Alfa Romeo to make U.S. comeback with new sports car
DETROIT — After a 30-year absence, Italy's storied Alfa Romeo brand will return to the United States later this year with a new two-seat compact sports car.
Italian automaker Fiat SpA said Tuesday that the long-delayed Alfa 4C will go on sale during the second half of the year. Fiat owns Alfa and controls the Chrysler, Jeep, Dodge and Ram brands in the U.S.
The 4C will officially debut at the Geneva International Motor Show next month. The low-sitting car with flared fenders is based on Alfa's history of racing. It has a turbocharged 1.75-Liter aluminum four-cylinder engine with 200-plus horsepower. The chassis is made of lightweight and expensive carbon fiber.
The rear-wheel-drive car will cost around $60,000 in the U.S. and be sold at U.S. Fiat dealers. The company plans to make about 1,500 per year at a Maserati factory in Modena, Italy. Half the cars will be sent to the U.S.
Fiat has promised the 4C would lead Alfa's return to the U.S. ever since a concept prototype was put on display in Geneva in 2011.
"This is the first car," Fiat spokesman Richard Gadeselli said. "In the next year, you'll see another."
Chrysler's U.S. business plan has five more Alfa Romeos coming to the U.S. by 2016. That includes an Alfa Romeo SUV, the Giulia sedan and a station wagon. Alfa also has plans for a large sedan in the U.S. market.
The Alfa debut in the U.S. is good news for Fiat dealers, who have invested in dealerships but have had few models to sell. Fiat returned to the U.S. in late 2010 with only one model, the 500 mini-car. The company has since added electric and four-door versions of the 500.
Sales started slow but more than doubled last year to almost 44,000. Still, the number is below Fiat's main competitor, BMW's Mini brand. BMW sold more than 66,000 Minis in the U.S. last year.
Show commenting policy
TribLive commenting policy
You are solely responsible for your comments and by using TribLive.com you agree to our Terms of Service.
We moderate comments. Our goal is to provide substantive commentary for a general readership. By screening submissions, we provide a space where readers can share intelligent and informed commentary that enhances the quality of our news and information.
While most comments will be posted if they are on-topic and not abusive, moderating decisions are subjective. We will make them as carefully and consistently as we can. Because of the volume of reader comments, we cannot review individual moderation decisions with readers.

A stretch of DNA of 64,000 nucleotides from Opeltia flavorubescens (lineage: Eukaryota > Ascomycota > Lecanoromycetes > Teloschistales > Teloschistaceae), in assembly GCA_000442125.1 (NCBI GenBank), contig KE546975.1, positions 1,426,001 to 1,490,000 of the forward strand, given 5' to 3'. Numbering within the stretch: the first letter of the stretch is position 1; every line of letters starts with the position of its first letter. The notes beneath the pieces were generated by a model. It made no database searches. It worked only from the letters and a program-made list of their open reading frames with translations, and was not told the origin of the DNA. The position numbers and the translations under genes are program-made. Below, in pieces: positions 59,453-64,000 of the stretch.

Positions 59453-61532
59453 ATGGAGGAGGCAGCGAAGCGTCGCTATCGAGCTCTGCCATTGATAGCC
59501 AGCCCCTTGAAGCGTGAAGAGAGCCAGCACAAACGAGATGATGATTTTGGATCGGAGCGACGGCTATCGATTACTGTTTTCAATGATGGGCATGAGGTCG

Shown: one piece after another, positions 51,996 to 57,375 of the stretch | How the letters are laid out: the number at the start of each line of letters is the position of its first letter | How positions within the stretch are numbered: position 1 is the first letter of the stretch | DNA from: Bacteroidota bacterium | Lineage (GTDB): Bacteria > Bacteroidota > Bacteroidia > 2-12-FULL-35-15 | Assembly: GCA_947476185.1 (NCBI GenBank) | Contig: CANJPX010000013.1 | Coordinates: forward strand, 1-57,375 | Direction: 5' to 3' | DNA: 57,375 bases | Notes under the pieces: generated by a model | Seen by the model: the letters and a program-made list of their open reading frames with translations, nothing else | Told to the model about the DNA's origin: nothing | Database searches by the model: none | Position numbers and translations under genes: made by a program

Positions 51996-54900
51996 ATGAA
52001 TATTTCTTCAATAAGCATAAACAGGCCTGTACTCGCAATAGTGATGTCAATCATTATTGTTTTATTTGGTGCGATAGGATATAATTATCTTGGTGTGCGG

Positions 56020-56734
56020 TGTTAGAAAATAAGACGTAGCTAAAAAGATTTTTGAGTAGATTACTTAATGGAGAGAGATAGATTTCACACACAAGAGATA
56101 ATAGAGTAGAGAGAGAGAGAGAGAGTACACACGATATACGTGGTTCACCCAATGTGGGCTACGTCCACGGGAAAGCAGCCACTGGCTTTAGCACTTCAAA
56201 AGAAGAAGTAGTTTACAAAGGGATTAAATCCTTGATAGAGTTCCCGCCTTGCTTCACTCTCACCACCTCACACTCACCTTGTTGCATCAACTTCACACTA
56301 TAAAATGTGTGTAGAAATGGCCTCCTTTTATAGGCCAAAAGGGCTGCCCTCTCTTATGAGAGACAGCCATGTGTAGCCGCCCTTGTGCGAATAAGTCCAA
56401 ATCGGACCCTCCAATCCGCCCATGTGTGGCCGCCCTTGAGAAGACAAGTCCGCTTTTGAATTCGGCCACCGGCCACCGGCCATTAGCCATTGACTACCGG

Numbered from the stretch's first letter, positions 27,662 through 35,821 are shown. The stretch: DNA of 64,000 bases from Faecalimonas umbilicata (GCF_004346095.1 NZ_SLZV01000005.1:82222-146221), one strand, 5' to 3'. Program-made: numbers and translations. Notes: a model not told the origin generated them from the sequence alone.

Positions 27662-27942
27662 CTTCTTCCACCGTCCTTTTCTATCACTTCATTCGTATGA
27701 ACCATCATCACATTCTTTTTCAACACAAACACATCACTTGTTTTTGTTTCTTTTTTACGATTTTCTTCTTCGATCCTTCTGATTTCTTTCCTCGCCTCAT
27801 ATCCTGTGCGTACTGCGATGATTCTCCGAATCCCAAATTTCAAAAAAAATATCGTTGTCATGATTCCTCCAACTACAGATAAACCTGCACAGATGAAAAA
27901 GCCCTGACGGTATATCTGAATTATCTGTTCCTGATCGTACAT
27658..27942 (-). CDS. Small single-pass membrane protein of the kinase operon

We value thoughtful comments representing a range of views that make their point quickly and politely. We make an effort to protect discussions from repeated comments either by the same reader or different readers.
We follow the same standards for taste as the daily newspaper. A few things we won't tolerate: personal attacks, obscenity, vulgarity, profanity (including expletives and letters followed by dashes), commercial promotion, impersonations, incoherence, proselytizing and SHOUTING. Don't include URLs to Web sites.
We do not edit comments. They are either approved or deleted. We reserve the right to edit a comment that is quoted or excerpted in an article. In this case, we may fix spelling and punctuation.
We welcome strong opinions and criticism of our work, but we don't want comments to become bogged down with discussions of our policies and we will moderate accordingly.
We appreciate it when readers and people quoted in articles or blog posts point out errors of fact or emphasis and will investigate all assertions. But these suggestions should be sent via e-mail. To avoid distracting other readers, we won't publish comments that suggest a correction. Instead, corrections will be made in a blog post or in an article.
- Amusement parks fight off home entertainment threat
- State officials prompt UPMC, Highmark to go to mediation to resolve Medicare dispute
- Caution creeps into economic picture as consumer, business spending taper
- S&P 500 logs 47th record high close for year
- Retailers that won’t open on Thanksgiving hope move pays off
- BNY Mellon trader fired in conduct probe
- Lower gasoline prices fail to spur consumer spending
- Federal agency checking whether Highmark has enough doctors in Medicare plan
- Butler County firm Deep Well Services tackles tough gas wells
- Iron ore price decline hurts U.S. Steel’s cost advantage over rivals
- Westinghouse to construct colossal nuke plant in Turkey